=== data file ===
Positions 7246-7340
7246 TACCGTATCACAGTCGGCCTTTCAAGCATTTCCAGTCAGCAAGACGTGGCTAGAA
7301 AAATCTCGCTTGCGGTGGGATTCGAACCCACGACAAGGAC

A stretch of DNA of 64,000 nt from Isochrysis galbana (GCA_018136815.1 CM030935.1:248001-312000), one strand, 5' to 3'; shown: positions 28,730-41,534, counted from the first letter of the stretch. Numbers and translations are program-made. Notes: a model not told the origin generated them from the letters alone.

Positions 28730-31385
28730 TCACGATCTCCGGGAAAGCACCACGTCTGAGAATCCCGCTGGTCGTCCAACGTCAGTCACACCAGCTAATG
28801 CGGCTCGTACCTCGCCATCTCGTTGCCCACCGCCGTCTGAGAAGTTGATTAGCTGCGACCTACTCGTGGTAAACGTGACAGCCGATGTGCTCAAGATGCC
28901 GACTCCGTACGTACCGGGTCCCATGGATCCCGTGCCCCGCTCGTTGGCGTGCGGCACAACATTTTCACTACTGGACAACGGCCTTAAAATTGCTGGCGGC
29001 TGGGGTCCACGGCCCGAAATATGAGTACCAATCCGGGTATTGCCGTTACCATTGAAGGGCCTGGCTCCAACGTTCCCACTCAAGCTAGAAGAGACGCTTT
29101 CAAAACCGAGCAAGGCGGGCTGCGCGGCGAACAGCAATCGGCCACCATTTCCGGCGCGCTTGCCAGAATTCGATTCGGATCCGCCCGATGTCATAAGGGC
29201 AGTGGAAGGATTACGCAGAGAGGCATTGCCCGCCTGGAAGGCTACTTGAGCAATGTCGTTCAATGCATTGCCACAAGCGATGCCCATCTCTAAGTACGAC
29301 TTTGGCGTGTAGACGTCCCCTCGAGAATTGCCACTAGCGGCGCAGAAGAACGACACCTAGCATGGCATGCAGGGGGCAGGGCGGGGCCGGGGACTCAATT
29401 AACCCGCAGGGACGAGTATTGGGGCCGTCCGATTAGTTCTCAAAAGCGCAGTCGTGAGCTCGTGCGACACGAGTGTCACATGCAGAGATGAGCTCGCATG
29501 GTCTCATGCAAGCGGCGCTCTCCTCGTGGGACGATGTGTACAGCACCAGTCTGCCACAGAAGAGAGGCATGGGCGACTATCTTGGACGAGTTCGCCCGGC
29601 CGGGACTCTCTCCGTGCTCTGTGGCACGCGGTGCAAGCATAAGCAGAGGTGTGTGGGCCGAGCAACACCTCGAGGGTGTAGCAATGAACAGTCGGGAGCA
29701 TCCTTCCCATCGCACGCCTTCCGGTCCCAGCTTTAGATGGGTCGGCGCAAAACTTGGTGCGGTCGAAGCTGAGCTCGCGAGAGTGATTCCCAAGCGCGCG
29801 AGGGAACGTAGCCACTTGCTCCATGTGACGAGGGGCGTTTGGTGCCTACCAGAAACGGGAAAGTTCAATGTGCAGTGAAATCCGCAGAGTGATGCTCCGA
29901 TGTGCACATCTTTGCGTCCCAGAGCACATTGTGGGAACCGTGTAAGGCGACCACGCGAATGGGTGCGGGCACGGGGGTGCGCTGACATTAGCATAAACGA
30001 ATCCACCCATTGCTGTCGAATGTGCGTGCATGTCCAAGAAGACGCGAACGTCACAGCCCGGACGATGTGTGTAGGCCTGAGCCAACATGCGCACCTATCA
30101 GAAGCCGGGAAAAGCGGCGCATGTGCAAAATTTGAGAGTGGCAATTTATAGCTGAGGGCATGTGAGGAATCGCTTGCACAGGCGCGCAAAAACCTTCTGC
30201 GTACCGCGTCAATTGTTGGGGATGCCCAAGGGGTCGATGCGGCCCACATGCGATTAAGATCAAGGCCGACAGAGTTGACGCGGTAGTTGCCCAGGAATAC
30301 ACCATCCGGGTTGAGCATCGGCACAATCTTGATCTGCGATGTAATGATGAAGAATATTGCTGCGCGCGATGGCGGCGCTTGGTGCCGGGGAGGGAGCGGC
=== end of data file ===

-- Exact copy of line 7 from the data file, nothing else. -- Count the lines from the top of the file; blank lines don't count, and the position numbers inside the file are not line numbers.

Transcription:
28801 CGGCTCGTACCTCGCCATCTCGTTGCCCACCGCCGTCTGAGAAGTTGATTAGCTGCGACCTACTCGTGGTAAACGTGACAGCCGATGTGCTCAAGATGCC